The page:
Your App.js file's beginning would now look like this:
jsxCopy code
import React, { useState } from 'react';
import './App.css'; // This imports the CSS you just saved
import Home from './Home'; // Assume Home.js exists
// ... rest of your imports

This ensures that the CSS styles are loaded and applied when your React application renders. Remember that the actual names of the files can vary based on your project's setup and your personal naming conventions. The important part is to maintain consistency and to import the CSS file into your JavaScript file so that the styles are applied.

2. Home Component

Develop a Home component that serves as the landing page of your application, containing:
A brief introduction to what the app does.
A visually appealing design using CSS.

Below is an example of how you could structure the HomeComponent in React, including some inline CSS for styling.

You would typically keep the CSS in a separate file and import it, but for simplicity, I'll include it within the component.

Note that for a real-world application, you'd likely use a CSS framework or write more complex styles.


import React from 'react';

function HomeComponent() {
// Inline styles
const styles = {
container: {
padding: '50px',
textAlign: 'center',
},
header: {
fontSize: '2em',
color: '#333',
},
paragraph: {
fontSize: '1em',
color: '#666',
},
highlight: {
color: '#0056b3',
}
};

return (
<div style={styles.container}>
<h1 style={styles.header}>Welcome to the Space Exploration App</h1>
<p style={styles.paragraph}>
Explore the Galaxy in this Space Exploration Simulation.
</p>
<p style={{...styles.paragraph, ...styles.highlight}}>
Navigate through the simulation drills of Star Fleet Academy's Entrance Qualification Test for new Space Cadets
</p>
</div>
);
}

export default HomeComponent;

In a real application, instead of inline styles, you would probably use a separate CSS file like this:
cssCopy code
/* HomeComponent.css */
.home-container {
padding: 50px;
text-align: center;
}

.home-header {
font-size: 2em;
color: #333;
}

.home-paragraph {
font-size: 1em;
color: #666;
}

.home-highlight {
color: #0056b3;
}

Then, you would import this CSS file in your component:
jsxCopy code
import React from 'react';
import './HomeComponent.css';

function HomeComponent() {
return (
<div className="home-container">
<h1 className="home-header">Welcome to My React App</h1>
<p className="home-paragraph">
This is a simple React application that demonstrates the core concepts of React.js, such as components, state, and props.
Navigate through the app to learn more about its features. Enjoy exploring!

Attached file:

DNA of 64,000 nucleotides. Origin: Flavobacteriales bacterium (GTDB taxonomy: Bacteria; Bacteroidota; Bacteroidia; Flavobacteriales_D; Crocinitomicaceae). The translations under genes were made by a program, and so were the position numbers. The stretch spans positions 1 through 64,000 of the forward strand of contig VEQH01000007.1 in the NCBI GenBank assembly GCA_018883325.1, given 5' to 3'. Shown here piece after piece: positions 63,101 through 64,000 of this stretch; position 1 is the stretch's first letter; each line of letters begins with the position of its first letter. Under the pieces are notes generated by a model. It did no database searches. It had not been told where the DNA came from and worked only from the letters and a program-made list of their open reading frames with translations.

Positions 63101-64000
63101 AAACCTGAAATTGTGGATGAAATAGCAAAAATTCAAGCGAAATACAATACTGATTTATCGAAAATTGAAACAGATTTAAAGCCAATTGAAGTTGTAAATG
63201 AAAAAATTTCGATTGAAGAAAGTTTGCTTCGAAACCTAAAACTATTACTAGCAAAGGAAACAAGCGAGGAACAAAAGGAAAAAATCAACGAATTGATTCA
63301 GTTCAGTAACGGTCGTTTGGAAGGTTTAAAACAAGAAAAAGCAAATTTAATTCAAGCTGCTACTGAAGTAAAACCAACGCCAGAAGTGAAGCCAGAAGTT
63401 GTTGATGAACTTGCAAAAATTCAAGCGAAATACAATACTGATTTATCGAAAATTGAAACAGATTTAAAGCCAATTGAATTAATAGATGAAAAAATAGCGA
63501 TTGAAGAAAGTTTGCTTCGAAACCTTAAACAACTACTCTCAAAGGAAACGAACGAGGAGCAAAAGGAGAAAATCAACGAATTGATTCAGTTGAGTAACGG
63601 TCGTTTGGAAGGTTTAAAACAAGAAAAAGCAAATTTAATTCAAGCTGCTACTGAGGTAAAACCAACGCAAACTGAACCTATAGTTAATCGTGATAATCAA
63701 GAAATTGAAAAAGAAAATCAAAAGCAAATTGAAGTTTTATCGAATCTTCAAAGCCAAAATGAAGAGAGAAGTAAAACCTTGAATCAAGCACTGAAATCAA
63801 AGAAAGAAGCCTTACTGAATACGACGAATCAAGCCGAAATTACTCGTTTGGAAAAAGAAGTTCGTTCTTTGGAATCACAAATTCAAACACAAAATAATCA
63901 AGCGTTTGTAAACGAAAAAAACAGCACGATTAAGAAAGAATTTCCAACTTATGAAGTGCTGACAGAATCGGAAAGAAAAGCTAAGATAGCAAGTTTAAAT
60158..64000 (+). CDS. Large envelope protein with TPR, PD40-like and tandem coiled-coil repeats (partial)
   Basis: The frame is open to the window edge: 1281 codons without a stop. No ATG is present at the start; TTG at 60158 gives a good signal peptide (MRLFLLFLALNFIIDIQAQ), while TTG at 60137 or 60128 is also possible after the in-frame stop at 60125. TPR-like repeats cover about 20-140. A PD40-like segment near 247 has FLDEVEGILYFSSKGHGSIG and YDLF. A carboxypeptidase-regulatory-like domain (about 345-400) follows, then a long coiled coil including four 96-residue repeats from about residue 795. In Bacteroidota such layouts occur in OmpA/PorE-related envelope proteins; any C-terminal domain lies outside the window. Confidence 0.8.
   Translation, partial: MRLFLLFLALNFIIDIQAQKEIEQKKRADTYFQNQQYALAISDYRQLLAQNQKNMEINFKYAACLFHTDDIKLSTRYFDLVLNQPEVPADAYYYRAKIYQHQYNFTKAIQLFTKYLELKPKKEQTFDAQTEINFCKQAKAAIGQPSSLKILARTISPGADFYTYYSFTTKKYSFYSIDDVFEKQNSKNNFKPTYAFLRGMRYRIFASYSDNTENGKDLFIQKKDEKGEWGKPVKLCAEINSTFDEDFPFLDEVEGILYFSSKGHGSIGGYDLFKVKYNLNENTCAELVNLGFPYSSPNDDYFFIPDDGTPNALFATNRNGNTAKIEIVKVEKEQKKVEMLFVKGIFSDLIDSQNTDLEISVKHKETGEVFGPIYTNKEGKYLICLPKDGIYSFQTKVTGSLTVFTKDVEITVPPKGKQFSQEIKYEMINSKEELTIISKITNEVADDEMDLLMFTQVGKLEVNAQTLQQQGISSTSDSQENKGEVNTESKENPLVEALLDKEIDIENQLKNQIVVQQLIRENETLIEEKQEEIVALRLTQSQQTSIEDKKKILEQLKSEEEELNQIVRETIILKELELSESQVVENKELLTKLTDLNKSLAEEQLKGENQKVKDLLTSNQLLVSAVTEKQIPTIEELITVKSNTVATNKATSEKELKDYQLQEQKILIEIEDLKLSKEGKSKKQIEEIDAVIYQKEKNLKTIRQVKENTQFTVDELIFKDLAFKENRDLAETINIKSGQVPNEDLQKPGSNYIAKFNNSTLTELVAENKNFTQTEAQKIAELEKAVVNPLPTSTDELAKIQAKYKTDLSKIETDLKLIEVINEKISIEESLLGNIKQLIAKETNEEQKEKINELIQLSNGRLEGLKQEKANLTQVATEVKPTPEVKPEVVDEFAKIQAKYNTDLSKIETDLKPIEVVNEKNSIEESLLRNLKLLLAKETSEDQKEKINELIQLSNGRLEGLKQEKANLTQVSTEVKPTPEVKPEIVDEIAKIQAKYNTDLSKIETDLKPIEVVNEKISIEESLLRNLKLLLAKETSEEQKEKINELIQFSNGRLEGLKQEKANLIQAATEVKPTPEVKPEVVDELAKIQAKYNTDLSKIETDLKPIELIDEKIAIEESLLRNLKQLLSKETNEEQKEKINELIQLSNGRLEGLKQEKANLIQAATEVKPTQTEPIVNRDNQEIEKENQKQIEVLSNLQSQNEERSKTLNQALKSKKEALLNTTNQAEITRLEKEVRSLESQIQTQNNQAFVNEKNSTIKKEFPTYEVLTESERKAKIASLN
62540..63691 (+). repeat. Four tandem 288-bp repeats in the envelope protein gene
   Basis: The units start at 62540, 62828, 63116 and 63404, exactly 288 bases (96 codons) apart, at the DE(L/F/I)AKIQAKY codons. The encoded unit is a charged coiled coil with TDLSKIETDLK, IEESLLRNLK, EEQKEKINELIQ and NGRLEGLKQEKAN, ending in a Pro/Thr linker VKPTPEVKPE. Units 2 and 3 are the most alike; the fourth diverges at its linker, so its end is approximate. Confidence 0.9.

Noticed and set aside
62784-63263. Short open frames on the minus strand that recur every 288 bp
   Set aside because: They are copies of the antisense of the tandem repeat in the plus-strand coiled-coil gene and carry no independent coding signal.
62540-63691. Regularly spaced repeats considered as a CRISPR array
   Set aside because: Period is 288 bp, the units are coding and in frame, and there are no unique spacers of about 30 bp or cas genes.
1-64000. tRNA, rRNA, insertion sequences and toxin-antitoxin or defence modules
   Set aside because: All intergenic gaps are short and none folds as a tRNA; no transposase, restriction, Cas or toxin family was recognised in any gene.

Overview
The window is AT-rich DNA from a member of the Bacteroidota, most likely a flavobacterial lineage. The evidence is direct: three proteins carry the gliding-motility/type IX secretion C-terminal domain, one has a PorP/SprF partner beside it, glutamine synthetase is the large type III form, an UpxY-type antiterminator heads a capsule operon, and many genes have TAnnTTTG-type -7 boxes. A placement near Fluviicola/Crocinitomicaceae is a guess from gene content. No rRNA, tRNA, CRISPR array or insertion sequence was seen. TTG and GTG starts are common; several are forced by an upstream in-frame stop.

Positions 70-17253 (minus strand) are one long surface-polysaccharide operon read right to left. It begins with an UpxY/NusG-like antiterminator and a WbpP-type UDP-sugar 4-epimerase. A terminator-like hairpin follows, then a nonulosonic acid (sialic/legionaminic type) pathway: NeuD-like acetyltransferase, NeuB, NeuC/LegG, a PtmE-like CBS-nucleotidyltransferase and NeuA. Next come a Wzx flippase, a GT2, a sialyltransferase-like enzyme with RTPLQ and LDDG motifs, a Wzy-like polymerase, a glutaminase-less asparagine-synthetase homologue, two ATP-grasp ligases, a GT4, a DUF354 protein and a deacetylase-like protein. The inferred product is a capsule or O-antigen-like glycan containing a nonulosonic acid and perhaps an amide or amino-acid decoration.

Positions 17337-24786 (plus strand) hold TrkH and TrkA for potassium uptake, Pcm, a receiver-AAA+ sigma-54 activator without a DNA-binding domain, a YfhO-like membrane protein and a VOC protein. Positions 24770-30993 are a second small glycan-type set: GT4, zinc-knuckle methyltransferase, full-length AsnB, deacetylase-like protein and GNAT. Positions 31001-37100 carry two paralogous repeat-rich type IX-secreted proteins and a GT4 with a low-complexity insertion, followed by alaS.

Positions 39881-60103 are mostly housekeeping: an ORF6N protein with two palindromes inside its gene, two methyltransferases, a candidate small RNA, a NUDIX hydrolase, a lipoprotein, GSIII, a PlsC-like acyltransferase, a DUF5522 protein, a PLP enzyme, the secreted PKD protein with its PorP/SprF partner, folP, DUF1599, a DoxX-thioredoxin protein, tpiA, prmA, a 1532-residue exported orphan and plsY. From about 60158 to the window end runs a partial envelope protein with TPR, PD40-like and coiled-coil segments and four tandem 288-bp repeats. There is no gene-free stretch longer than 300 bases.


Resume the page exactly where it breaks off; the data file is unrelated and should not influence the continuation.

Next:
</p>
<p className="home-paragraph home-highlight">
Start by navigating to the Input Form to enter some data!
</p>
</div>
);
}

export default HomeComponent;

To make the home component visually appealing, consider using modern CSS techniques like Flexbox or Grid for layout, and transitions or animations for dynamic effects. You could also include images, icons, or even a carousel for a more interactive experience.

3. Input Form Component

Implement an InputForm component that allows users to submit data, with:
Input fields for collecting data.
Form validation to ensure data integrity.
A submit button with an onClick event handler to process and pass data to other components.

InputForm component that includes basic validation and a submit handler. The input data is stored in the component's state, and when the form is submitted, it could be passed upwards via a callback function provided by a parent component, or managed by a state management library like Redux or Context API.

jsxCopy code
import React, { useState } from 'react';

function InputForm({ onSubmit }) {
const [inputData, setInputData] = useState({
name: '',
age: ''
});
const [errors, setErrors] = useState({});

// Validates the form and returns a boolean indicating if the data is valid
const validateForm = () => {
let valid = true;
let errors = {};

if (!inputData.name) {
errors.name = 'Name is required';
valid = false;
}

if (!inputData.age || isNaN(inputData.age)) {
errors.age = 'Please enter a valid age';
valid = false;
}

setErrors(errors);
return valid;
};

// Handles form submission
const handleSubmit = (event) => {
event.preventDefault();
if (validateForm()) {
onSubmit(inputData); // This would be a function passed down from the parent component
setInputData({ name: '', age: '' }); // Reset form data
setErrors({}); // Reset errors
}
};

// Updates the inputData state as the user types in the inputs
const handleChange = (event) => {
const { name, value } = event.target;
setInputData({
...inputData,
[name]: value
});
};